This is a thoroughly enjoyable book! Red Flags in Blue Water is about assorted calamities R.A. Bard has encountered as a commercial fisherman turned delivery skipper. Most of his passages have proceeded smoothly, he explains in the foreword to the book, but he finds the attention span of friends and acquaintances wanders when he tells of those travels. So it’s the ones in which chaos looms — “When the weather snarls, when mechanical systems fail, when crew relations spiral into weirdness” — that are collected in this book.
“A Taxonomy of Offshore Calamity” on the back cover of the book is comprised of general calamities, calamities due to belligerent weather, calamities associated with the disintegration of physical systems, and calamities that call for psychiatry (a prelude to his wit).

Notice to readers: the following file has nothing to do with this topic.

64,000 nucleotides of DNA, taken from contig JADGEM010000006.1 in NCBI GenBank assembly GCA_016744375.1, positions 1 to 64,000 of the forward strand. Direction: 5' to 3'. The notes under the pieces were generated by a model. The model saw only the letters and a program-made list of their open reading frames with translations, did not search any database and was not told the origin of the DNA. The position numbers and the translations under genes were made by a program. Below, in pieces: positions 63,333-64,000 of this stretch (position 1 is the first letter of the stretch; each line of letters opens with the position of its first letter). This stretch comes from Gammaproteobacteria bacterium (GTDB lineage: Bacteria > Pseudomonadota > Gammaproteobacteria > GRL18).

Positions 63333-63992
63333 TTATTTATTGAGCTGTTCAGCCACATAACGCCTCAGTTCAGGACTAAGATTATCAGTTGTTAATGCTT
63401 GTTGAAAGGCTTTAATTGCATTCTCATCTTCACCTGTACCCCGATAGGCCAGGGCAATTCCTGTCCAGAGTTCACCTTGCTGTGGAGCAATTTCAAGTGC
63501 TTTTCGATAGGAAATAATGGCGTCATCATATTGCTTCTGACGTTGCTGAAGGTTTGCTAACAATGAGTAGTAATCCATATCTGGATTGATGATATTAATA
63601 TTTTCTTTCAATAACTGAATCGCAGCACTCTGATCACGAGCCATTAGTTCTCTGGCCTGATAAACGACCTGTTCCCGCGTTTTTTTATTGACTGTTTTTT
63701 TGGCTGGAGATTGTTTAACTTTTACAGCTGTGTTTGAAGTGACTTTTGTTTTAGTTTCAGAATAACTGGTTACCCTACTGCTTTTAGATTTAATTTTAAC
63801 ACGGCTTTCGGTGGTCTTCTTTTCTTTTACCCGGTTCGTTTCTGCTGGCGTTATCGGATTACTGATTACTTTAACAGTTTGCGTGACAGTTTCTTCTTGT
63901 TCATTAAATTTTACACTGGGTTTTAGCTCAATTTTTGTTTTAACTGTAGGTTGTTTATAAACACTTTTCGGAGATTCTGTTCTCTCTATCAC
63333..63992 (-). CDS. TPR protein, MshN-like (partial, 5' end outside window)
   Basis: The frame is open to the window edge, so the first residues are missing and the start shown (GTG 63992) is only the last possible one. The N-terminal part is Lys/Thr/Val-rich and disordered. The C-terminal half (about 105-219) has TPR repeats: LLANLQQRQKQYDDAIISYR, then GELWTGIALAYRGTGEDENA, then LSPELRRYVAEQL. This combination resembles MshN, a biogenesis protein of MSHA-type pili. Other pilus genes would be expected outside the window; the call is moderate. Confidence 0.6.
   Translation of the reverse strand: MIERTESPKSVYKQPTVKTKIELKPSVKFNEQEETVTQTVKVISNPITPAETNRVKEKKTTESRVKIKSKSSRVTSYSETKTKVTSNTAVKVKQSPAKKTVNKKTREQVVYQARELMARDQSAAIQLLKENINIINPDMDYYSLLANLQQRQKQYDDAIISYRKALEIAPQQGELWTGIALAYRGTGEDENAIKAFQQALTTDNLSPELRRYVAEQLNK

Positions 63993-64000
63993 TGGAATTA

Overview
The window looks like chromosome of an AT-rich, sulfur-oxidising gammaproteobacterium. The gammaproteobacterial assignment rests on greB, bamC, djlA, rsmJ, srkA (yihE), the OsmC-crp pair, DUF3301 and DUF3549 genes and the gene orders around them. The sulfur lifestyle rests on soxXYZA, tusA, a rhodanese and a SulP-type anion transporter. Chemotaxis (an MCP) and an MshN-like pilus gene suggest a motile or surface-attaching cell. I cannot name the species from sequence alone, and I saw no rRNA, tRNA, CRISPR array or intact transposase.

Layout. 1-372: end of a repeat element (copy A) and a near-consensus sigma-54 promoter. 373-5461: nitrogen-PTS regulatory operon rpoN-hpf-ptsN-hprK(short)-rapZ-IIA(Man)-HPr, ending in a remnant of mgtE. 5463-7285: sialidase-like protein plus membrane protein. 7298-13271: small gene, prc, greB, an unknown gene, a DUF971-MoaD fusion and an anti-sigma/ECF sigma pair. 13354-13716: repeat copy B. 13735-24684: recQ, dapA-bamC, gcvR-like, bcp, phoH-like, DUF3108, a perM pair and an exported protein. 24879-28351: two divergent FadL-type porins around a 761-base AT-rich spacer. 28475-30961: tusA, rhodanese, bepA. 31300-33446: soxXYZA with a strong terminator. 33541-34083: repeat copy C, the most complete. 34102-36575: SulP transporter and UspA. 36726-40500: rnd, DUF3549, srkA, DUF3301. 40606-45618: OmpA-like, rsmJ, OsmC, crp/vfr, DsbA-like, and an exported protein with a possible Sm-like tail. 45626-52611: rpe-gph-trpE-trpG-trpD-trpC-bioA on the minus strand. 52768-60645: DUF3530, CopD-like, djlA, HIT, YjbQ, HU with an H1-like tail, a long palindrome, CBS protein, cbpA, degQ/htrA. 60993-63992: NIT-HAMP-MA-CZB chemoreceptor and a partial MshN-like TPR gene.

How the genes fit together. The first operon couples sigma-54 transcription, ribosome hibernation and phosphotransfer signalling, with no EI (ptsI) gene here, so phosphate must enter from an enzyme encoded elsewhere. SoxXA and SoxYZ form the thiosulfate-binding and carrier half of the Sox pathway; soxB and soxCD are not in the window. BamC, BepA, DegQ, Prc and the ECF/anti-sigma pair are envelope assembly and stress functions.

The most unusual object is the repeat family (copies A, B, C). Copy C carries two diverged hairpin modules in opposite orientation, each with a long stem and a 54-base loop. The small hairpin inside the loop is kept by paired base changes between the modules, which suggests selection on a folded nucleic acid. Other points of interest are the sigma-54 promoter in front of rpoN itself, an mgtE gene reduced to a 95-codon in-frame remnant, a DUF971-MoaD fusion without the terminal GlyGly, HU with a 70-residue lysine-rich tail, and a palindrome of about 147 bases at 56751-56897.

To be clear, the author does not whine about the intense moments. His wry sense of humor is evident in his storytelling, as is the extent of the experience and expertise he’s acquired over a lifetime lived on water. His patience with quirky crew and idiosyncratic owners is admirable, and his competence extends to equipment challenges.
Bard also includes a story with no red warning flags. It is the account of one of his early jobs as a freelance sea captain and the delivery of a 50-foot racing sloop from Hawaii to Seattle. He says, “Although it had its tough moments, this trip was, in most aspects, magnificent, and it’s included as a benchmark with which to compare all those that precede it. If all my deliveries could be as good, I’d be okay even if it meant no more bizarre tales to tell.”
Bard has also written a novel, a look at the life of fisherman in the Gulf of Alaska. Given his writing style in Red Flags in Blue Water, and the book’s synopsis, I believe I will order a copy of West of Spencer.